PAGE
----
After 10 years in Suriname Witte Raaf still never navigated into the
And next year she'll return to the Caribbean… So this was our last
chance to experience Suriname with our sailing boat. We went with two
boats. For reasons of safety and it is also fun with Carolin and Oomke
from the Anna-Sophia. A wooden motor boat, built in Guyanese style.
At the Commewijne entrance we have to be careful as there is a bar.
Perfectly marked with a cardinal buoy and we are fine if we follow the
green IALA buoys C2-C4 to the red C1. Although the tide is not at it's
lowest, we are glad to see the guys from the MAS and from the “Pasisi”
they show us the safe route, as the water is shallower than the chart
We alternately motor or sail or a combination of the two. The first day
we anchor in the Alliance creek.
Traffic in and out is busy and the fishermen take lots of pictures of
Witte Raaf. Tourism the other way round, or do they want to catch
P in bikini in their cell phones?
asked optimistic: “Are you alone?” and slinked off disappointed when JW
appeared in the cockpit entrance.
We do not use our primary anchor, the Delta with chain on the anchor
lass, because we don't want to risk it being stuck forever behind a sunk
tree trunk. Instead we use the Fortress with 8 m chain and 25 m of rope,
handled manually. The holding is excellent in the Surinamese clay and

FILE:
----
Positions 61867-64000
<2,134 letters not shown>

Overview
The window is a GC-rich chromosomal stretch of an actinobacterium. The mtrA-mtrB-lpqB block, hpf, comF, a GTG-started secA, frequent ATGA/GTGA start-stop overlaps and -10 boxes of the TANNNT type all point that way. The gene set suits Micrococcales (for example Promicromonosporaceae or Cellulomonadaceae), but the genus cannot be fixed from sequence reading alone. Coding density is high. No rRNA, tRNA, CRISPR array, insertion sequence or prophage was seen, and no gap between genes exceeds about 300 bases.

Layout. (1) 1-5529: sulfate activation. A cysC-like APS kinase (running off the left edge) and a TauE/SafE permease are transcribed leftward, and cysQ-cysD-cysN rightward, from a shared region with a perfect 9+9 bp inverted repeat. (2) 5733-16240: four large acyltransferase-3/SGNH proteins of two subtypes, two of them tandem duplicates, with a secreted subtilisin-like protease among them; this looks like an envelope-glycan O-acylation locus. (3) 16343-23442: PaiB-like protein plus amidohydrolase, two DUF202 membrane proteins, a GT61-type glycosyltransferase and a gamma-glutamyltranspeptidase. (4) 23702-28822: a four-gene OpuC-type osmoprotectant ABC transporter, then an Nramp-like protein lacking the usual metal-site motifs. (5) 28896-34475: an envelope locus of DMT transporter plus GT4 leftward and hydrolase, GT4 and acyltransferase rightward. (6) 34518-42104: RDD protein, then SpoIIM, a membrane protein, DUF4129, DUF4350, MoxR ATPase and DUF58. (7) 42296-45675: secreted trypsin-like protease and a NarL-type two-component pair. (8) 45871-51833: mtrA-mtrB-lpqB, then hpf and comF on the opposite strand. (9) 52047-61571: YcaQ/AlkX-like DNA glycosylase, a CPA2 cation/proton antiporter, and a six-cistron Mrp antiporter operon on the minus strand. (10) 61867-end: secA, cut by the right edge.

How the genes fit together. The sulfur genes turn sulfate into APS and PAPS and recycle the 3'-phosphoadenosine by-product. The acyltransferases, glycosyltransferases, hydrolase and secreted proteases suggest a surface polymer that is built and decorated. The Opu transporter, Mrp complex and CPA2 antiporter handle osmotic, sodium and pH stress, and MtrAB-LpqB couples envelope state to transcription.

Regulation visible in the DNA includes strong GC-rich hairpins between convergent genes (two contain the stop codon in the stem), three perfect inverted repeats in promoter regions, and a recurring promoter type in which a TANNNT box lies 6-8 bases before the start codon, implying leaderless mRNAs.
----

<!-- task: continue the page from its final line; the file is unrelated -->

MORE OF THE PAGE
our many tide stops keep P fit.
It is truly a pity for Suriname that the bauxite industry has come to an
end, but for us it is great to have the Cottica to ourselves.
The Cottica is 15 m deep in the fairway and winds with a speed of 2
knots as a snake into the jungle. Whenever the tides starts running
against us we search for an anchor spot in an inside bend and enjoy the
with the birds and monkeys and the screaming macaws flying over, waking
JW from his afternoon nap.
On the incoming tide
we greet the enthousiastic locals of Wanhatti and sail a couple of miles
further to Paradise, but people there don't seem very inviting. And the
barricade against evil spirits is wider than the beach, so we decide to not
try our luck.
We anchor at Wanhatti
and report to the captain of the village. His home is easy to find:
horrendous Roman pillars with fluorescent green accents rise in front of a
fuchsia purple façade; flawlessly combined with a matching bougainvillea on
the terrace and in the interior we noticed drapes in the same hideous colour
combination. And all floors covered with huge high gloss tiles.
Nevertheless, on our way back
to our surprise we met a freighter, announced by a tug ordering us to keep
to starboard. Half an hour later it appeared while hooting the horn loudly.
Bouterse declared part of Moengo to military ground and the ship may have
been hired to remove the remains of Alcoa. We only hope the proceeds will be
used to a good cause for Suriname, and not for some individual persons.